This book is a celebration of successful struggles, despite a dismal period for trade unions, where the tenacity and resilience some groups of workers have displayed is humbling. In the immediate period, as I write, there are urgent questions as to how workers can collectivise through trade unions to defend their jobs, deliver high-quality goods and services and protect the health and security of their members. Even under conditions of a lockdown, workers have had victories– battles that have gone under the radar of the media. This book is a celebration of their achievements and a reassertion of the unique ability of the working class to transform society.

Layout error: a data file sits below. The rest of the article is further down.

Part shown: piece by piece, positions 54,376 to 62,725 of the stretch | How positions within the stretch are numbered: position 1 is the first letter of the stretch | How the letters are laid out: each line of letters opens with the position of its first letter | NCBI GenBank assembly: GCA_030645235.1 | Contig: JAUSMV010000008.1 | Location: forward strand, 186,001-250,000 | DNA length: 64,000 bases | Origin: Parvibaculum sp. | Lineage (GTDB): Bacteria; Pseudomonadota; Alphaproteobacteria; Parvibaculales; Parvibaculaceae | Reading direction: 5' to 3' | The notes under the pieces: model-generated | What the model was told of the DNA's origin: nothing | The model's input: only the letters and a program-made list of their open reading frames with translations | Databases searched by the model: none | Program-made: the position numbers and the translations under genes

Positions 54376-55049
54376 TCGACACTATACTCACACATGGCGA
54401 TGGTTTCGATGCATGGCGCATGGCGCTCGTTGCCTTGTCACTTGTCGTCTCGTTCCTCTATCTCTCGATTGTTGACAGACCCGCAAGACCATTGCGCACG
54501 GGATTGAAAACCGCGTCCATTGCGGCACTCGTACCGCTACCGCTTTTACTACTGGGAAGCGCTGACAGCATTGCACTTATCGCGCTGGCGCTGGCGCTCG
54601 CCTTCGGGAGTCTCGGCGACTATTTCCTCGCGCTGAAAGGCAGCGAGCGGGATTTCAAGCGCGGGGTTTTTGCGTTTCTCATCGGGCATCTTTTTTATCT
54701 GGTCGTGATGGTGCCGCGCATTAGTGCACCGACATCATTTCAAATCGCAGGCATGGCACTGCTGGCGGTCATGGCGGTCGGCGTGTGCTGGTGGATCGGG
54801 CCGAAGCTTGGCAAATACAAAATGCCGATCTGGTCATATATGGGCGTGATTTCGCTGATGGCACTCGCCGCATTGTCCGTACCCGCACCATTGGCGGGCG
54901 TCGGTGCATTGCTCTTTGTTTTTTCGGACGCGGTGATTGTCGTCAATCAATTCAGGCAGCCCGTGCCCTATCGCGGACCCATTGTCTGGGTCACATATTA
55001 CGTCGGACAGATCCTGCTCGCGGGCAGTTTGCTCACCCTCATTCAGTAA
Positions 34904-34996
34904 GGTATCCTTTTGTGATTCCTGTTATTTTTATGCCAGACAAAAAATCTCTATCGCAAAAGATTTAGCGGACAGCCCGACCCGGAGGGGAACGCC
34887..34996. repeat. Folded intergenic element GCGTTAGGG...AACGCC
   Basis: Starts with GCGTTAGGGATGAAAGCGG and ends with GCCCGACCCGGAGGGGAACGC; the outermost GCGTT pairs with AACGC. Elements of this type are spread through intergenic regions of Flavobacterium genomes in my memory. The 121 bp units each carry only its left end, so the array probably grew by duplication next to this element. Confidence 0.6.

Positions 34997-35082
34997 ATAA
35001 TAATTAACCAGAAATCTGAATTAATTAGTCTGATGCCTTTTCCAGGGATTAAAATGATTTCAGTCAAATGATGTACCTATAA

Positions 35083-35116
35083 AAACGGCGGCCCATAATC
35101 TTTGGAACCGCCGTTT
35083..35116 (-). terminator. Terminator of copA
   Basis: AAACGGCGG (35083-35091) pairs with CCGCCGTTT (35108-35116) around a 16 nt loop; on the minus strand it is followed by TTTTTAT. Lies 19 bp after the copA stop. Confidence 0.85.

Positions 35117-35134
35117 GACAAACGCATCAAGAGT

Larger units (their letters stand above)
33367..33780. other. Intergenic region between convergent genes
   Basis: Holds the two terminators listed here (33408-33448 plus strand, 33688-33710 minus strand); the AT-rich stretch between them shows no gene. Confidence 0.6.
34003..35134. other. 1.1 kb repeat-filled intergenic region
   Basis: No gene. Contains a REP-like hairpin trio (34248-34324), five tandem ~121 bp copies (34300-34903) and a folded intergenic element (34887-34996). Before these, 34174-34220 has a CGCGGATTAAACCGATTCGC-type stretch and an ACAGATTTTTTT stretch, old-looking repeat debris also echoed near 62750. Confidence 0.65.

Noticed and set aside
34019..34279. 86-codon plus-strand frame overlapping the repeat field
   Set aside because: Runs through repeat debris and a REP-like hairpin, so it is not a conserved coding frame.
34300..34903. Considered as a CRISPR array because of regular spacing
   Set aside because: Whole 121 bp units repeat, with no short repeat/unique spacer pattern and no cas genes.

Jane Hardy was Professor of Political Economy at the University of Hertfordshire. She is now an independent writer and researcher. Her new book, Nothing to Lose But Our Chains: Work and Resistance in Twenty-First-Century Britain is out now. She has published widely on the restructuring of the Polish economy, including her book Poland’s New Capitalism. She is a member of the Editorial Board of International Socialism.
Title image credit: Towfiqu barbhuiya